Recent Study Suggests an Increased Risk of Acute Coronary Events When Taking Dabigatran (Pradaxa)

Dabigatran etexilate was approved by the U.S. Food and Drug Administration (FDA) in 2010 to assist in the prevention of stroke and systemic embolism with those who have already been diagnosed with nonvalvular atrial fibrillation (AF). While original dabigatran studies indicate a 34% decrease in the occurrence of stroke and systemic embolism compared to warfarin, a significant relative increase of myocardial infraction (MI) was acknowledged. However subsequent reviews revealed that the additional events of stroke, bleeding, and MI were not as high as originally perceived to be. To better understand the ambiguous side effects that coincide with dabigatran use, a comprehensive study was established to systematically evaluate the risk of MI and acute coronary syndrome (ACS) with several clinical indications.

Dabigatran, the active ingredient found in the popular anticoagulation medication Pradaxa, belongs to a distinct group of medications known as direct thrombin inhibitors. As their name suggests, direct thrombin inhibitors prevent the actions of thrombin, a protein responsible for the coagulation of blood. By attaching itself to thrombin, Pradaxa neutralizes the actions exhibited by the protein. Thus, Pradaxa has the inherent ability to thin blood and prevent coagulation, a major component in the prevention of stroke and blood clots.

However, recent months have witnessed dabigatran become the subject of intense criticism. Studies suggest that the pharmacodynamics of dabigatran may be responsible for several complications with varying degrees of severity. While the mechanism of action responsible for such complications remains ambiguous, the medical community remains cautious.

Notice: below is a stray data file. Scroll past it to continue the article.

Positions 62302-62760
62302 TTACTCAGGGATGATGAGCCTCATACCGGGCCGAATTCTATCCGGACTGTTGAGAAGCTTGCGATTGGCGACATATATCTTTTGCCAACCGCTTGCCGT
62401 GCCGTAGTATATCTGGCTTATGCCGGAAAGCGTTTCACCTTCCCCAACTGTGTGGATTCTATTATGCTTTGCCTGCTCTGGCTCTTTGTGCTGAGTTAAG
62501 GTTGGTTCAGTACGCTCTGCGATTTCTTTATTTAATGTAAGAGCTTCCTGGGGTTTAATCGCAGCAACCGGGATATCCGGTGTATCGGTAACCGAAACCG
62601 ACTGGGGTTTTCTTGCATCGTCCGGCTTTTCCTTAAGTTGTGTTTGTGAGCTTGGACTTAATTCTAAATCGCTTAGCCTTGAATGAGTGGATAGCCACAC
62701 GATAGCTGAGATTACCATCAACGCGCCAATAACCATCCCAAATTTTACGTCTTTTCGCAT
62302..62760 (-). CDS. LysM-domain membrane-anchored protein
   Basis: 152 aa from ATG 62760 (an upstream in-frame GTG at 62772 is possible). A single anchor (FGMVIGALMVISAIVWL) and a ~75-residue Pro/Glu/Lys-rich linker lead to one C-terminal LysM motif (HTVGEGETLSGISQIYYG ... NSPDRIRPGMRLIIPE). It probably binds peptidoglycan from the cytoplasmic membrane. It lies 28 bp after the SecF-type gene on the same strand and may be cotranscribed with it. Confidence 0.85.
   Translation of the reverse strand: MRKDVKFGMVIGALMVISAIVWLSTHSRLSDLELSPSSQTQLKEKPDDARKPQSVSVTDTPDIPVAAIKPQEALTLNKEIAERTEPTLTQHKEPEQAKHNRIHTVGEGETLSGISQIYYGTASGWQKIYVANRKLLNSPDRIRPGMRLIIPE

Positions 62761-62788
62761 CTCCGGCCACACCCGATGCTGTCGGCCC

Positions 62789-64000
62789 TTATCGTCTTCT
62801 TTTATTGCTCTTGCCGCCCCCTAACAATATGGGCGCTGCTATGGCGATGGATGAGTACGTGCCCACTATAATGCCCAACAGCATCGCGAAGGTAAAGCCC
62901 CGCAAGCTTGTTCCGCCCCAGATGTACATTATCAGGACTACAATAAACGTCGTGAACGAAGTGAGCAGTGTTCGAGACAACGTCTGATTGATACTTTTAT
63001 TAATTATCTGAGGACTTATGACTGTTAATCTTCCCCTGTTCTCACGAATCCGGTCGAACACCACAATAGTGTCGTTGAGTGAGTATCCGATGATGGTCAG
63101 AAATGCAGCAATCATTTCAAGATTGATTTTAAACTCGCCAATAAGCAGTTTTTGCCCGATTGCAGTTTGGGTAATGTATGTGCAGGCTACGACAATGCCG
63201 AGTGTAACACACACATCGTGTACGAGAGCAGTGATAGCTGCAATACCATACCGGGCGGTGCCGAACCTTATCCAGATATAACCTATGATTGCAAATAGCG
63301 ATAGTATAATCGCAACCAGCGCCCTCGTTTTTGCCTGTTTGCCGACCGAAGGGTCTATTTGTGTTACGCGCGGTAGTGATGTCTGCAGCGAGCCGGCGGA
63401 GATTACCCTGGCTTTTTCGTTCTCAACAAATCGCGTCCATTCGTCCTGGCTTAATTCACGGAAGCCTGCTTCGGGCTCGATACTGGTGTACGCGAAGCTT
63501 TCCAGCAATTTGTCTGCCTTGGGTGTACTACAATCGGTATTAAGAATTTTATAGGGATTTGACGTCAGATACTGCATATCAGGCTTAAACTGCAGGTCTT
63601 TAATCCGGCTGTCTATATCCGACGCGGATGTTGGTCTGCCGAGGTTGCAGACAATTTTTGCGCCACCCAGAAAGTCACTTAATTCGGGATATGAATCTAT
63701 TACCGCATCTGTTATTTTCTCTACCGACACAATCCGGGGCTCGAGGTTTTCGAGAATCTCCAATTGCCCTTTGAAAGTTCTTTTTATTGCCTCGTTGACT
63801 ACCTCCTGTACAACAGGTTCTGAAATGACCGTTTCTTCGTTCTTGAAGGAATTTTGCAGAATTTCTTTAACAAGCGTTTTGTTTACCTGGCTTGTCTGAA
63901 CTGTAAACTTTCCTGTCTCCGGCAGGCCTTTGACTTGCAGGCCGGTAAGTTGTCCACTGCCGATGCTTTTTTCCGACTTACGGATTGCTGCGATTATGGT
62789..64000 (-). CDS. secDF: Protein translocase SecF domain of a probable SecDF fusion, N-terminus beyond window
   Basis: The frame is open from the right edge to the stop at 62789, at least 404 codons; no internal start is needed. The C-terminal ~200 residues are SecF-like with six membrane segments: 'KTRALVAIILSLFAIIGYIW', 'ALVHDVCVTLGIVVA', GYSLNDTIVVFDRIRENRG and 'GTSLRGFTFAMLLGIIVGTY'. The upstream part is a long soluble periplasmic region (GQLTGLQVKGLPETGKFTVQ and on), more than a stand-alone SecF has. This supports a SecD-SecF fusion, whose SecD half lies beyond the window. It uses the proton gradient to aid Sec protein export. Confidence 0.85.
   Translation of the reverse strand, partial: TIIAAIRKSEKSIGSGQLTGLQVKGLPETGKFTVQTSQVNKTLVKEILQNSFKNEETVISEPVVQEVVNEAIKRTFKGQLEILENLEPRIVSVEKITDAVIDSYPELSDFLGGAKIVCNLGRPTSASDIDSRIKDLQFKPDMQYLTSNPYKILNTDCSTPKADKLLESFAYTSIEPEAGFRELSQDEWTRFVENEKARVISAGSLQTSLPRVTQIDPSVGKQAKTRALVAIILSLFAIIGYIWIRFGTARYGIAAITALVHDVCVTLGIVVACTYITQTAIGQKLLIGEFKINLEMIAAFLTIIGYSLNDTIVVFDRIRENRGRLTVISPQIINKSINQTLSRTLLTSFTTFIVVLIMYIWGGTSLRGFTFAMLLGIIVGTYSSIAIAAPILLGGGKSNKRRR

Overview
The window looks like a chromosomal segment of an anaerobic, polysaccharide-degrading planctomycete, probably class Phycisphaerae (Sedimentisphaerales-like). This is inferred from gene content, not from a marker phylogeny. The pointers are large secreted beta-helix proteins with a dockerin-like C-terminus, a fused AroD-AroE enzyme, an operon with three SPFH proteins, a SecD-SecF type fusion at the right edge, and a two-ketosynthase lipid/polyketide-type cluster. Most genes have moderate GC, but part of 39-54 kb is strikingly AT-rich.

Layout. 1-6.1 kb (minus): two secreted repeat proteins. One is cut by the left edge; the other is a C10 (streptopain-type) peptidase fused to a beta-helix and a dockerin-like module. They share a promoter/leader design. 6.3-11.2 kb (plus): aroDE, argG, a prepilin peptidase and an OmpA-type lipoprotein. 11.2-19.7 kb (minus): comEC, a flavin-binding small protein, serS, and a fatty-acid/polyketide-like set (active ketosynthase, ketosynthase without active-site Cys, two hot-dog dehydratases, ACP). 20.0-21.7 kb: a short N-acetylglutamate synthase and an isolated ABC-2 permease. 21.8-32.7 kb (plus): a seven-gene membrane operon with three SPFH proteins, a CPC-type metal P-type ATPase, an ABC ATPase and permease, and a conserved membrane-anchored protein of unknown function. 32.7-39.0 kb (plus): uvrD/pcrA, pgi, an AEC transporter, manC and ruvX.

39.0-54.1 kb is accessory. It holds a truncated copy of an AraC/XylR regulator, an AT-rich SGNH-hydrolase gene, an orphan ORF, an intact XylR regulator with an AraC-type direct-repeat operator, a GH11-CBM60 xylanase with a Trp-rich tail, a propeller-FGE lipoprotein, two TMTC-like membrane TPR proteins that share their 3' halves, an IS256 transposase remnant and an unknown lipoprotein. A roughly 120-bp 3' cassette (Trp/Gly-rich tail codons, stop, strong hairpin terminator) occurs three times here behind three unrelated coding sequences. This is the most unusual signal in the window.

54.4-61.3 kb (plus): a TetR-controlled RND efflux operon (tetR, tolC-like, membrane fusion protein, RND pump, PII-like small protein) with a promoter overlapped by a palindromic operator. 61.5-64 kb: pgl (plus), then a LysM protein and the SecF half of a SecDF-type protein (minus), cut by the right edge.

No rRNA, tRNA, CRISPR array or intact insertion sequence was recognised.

To better determine the effects of dabigatran, researchers reviewed PubMed, Scopus, and the Web of Science for randomized controlled trials of the generic drug that acknowledged the presence of MI, otherwise known as acute coronary syndrome. Upon examining the data, researchers discovered that the use of dabigatran is associated with an increased risk of MI or ACS in a broad spectrum of patients when tested against several controls.

Researchers reviewed seven trials in which dabigatran was compared to several control arms (warafarin, enoxaparin, and placebo administration). According to data collected from the trials, dabigatran was significantly associated with a higher risk of MI or ACS than the control arms. The data suggested a 1.9% increase in MI and ACS when dabigatran was used. Whereas controls only witnessed a 0.79% increase.

ACS, or MI, is synonymous with a heart attack. A heart attack occurs when blood flow to a part of your heart is blocked for a long enough time that part of the heart muscle is damaged or dies. In the event of severe MI and ACS, patients may be unable to compensate for the damage done to the heart and suffer from a fatal event.

As determined by the recent study published in the Archives of Internal Medicine, Dabigatran (Pradaxa) may be associated with an increased risk of MI or ACS in a broad spectrum of patients when tested against different controls. Subsequently, clinicians should consider the potential of these serious harmful cardiovascular effects with use of dabigatran.

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